A United Nations report says over 360 children under the age of five have died of malnutrition in the West African nation of Niger during first nine months of this year.
The UN Office for the Coordination of Humanitarian Affairs in Niamey said the young children died between January and September this year in Zinder region.
“According to the last epidemiological report on the situation in Zinder, there were 79,087 cases of acute severe malnutrition in children under the age of five, of which 362 had died between January 1 and September 23,” said a report published by the UN regional office.
This populated and impoverished region of Niger is regularly hit by consecutive severe food crises due to drought, affecting women and children particularly. However, malnutrition, mild or acute, is present in all eight regions of Niger, a poor desert state that is frequently faced with food crises.
The deaths are the latest caused by the malnutrition crisis in Niger and elsewhere in Africa, with poverty being the main reason behind the crisis.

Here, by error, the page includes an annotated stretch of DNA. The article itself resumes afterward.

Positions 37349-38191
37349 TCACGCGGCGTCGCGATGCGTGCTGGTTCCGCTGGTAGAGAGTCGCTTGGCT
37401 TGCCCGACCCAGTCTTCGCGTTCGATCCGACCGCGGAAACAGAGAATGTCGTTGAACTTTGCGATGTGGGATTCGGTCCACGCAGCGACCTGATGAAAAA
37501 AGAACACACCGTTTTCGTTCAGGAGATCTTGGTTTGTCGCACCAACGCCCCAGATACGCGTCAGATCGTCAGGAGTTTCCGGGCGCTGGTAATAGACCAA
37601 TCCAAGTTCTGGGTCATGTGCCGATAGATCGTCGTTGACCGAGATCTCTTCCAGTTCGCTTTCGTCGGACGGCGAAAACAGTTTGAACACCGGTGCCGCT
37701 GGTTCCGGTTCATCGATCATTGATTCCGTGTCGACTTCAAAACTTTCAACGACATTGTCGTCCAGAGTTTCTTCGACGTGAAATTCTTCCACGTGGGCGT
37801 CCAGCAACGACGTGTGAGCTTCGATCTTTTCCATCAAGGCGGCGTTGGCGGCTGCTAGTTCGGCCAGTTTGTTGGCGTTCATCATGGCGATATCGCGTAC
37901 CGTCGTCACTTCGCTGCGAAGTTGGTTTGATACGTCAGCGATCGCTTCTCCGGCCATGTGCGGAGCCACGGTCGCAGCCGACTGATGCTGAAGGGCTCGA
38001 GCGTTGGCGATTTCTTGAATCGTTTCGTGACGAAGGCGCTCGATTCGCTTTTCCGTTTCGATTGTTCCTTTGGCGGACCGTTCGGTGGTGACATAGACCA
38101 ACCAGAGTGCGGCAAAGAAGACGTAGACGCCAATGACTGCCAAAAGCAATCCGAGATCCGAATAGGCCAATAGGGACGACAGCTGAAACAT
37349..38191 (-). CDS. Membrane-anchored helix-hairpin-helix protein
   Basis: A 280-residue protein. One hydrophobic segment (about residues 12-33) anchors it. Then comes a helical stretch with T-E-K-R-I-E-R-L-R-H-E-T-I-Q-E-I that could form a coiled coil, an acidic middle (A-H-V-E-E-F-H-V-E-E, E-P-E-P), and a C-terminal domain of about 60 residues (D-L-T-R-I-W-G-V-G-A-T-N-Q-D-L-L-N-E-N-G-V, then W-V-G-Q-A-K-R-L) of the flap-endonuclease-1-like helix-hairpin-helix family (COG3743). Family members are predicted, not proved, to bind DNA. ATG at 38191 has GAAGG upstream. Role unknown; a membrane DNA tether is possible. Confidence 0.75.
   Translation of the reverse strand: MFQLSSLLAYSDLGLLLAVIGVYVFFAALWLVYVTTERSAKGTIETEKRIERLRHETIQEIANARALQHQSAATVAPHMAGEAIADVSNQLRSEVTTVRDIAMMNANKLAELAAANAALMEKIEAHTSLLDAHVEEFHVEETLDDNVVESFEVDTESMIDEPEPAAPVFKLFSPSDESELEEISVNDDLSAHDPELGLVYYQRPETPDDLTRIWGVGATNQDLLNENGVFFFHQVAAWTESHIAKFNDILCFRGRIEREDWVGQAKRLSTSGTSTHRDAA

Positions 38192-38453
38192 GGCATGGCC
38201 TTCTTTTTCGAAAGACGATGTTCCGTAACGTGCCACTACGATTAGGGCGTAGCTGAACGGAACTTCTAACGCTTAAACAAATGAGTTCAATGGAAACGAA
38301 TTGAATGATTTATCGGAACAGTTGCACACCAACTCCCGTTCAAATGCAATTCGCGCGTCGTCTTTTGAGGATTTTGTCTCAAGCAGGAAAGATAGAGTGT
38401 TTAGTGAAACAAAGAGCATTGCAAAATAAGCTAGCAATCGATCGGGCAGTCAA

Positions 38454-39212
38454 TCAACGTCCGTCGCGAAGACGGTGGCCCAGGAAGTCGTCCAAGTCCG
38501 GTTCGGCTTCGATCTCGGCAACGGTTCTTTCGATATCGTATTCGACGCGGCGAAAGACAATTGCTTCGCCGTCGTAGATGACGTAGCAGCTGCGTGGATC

Malnutrition continues to take more lives in Africa, with children still being the main victims of the lack of essential food.
According to UNICEF, malnutrition is largely caused by the absence of essential nutrients for children, delaying development and weakening the immune system against ordinary childhood illnesses.
This situation has continued unabated, despite warnings by charity groups and their demand for further donations to help resolve the problem. Several charity groups have also urged world powers to take action, instead of making mere commitments to eradicate poverty.
By Press TV
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